Listen to the first few minutes of this interview with court evangelical Robert Jeffress:
Jeffress says that evangelicals had a “binary choice” between Trump and Clinton in 2016. Clinton supported abortion. Trump did not. Fair enough. I could say something here about one-issue voting, but I will save that for another place–perhaps a forthcoming book scheduled to appear in June.
Jeffress has used this “binary choice” argument to disguise the fact that he supported Donald Trump in the GOP primary when there were other candidates–Cruz, Rubio, Carson, Santorum, Perry, Huckabee, Fiorina, Bush, Jindal, Walker, Kasich–who were pro-life and conservative on social issues. Jeffress often brags that he was the first evangelical leader to back Trump. If this is true, he needs to explain–in positive terms–why he chose Trump over the others. In my view, Jeffress is in a different category from the evangelical leaders who merely “held their nose” and voted for Trump.
Jeffress also says in this interview that Trump’s immoral past does not matter. God has forgiven him. Jeffress doesn’t care what Trump did before he became president as long as he maintains the right policies. In arguing this, Jeffress has suggested that character, past and present, is not important for a presidential candidate. This is a relatively new view for Robert Jeffress. It is a view that he seems to have adopted when Donald Trump announced his run for the presidency in 2015.
For example, in his 2011 book Twilight’s Last Gleaming: How America’s Last Days Can Be Your Best Days, Jeffress tells his readers to vote for men of character because a person’s “core beliefs serve as a restraint against immorality, corruption, and dereliction of duty.” He rejects the “popular” notion that “a politician’s personal life has no impact on his public service.” At one point in the book, he even takes issue with Martin Luther. Jeffress asks:
But what if your choice comes down to voting for a qualified non-Christian candidate or an unqualified Christian? Doesn’t competency trump spirituality? Some people quote an alleged comment by Martin Luther: ‘I’d rather be ruled by a competent Turk than an incompetent believer.’ Such a declaration appears to make good sense, until you consider some obvious flaws in such an argument. (p.109-110)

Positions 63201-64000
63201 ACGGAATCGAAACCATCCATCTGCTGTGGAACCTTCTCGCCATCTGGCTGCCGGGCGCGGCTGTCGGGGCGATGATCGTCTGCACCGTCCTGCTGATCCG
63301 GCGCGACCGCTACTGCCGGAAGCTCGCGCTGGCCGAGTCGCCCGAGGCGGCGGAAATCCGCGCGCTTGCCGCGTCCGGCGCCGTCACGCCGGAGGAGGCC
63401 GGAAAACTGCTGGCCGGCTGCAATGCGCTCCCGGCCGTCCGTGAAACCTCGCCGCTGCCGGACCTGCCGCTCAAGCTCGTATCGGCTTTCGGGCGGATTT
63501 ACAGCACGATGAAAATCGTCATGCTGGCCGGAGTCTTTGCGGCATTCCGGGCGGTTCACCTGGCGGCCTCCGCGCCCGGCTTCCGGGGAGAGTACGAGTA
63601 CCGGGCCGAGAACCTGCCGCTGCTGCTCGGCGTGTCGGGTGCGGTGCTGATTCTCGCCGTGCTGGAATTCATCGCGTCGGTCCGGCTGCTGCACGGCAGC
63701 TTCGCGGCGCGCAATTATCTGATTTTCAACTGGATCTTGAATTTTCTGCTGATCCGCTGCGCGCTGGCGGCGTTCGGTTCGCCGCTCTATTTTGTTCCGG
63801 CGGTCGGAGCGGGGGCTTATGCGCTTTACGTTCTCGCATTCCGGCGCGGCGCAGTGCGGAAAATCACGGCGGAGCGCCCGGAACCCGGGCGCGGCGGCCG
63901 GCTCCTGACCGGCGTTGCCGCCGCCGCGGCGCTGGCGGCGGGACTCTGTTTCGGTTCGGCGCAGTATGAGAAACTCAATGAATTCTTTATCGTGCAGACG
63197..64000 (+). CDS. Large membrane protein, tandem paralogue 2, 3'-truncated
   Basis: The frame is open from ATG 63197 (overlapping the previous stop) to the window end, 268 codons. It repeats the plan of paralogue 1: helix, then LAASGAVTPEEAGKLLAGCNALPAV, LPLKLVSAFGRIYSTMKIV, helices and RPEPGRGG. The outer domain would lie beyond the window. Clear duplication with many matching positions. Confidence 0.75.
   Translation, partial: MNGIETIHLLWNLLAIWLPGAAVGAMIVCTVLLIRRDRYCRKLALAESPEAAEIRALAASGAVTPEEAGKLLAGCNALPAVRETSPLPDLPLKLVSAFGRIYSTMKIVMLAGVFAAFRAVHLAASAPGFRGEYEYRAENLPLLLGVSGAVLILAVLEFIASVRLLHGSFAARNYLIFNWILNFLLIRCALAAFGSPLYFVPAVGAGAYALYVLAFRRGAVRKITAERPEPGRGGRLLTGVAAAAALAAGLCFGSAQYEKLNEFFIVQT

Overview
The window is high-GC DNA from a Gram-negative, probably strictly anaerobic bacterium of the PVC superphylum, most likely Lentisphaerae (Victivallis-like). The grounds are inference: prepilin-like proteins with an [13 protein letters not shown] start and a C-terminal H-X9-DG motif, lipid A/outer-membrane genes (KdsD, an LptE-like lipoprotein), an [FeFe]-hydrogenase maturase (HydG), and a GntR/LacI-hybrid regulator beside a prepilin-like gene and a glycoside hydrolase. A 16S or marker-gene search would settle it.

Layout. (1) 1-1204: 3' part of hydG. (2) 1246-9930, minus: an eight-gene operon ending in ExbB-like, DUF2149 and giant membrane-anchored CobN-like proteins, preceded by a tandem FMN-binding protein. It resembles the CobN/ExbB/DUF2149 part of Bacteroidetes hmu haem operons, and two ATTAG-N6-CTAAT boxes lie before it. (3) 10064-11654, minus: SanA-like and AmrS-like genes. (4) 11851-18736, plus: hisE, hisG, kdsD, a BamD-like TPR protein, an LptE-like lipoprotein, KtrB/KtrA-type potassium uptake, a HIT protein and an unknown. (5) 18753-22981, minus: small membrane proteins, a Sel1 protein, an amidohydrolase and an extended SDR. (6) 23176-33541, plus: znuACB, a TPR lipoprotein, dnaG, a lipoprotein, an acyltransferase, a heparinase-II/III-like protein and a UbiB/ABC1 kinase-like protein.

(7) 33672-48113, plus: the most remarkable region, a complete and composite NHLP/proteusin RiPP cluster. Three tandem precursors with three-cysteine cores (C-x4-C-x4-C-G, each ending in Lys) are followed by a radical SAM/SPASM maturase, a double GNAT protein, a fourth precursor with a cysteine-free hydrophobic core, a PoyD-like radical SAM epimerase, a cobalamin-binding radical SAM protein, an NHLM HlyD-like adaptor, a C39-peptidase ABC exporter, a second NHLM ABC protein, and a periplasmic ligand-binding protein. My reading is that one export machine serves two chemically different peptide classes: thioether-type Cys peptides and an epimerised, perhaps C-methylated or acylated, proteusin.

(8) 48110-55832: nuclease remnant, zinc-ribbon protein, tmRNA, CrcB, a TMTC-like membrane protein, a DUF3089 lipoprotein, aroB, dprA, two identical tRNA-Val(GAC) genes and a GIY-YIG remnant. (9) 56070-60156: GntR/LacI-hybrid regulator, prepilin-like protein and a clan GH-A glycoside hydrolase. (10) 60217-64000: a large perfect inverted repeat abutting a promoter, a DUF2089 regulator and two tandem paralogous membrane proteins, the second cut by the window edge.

The “flaw” in Luther’s argument, according to Jeffress, is Luther’s belief that a political leader’s competence is more important than his character. Last time I checked, Trump has neither.
Jeffress seems to reject the idea that sins–even forgiven sins–have consequences. Someone who committed murder ten years ago and seemingly got away with it may have asked God for forgiveness, but if new evidence emerges in the case he or she is still going to jail for murder. (I can’t believe I have to explain this, but this is the world in which we now live).
Donald Trump’s sins may be between him and God, but I wonder what Jeffress thinks about the manner in which these sins have coarsened our culture? Because of the actions of this president we now have porn stars and Playboy models all over the news. I hope Jeffress is disgusted by this. I am sure he is upset that his grandchildren have to see this. Any serious Christian would be. If he is indeed troubled by the fact that the porn industry is getting free publicity every night on the nightly news (including Fox News), he must realize that this is happening because Trump’s past sins (forgiven or not) have found him out. Character matters–past and present. Jeffress should be ashamed of himself for not speaking out about this. He is a Christian pastor.
Jeffress may also want to think long and hard about his role at Fox News in light of recent comments by Ralph Peters.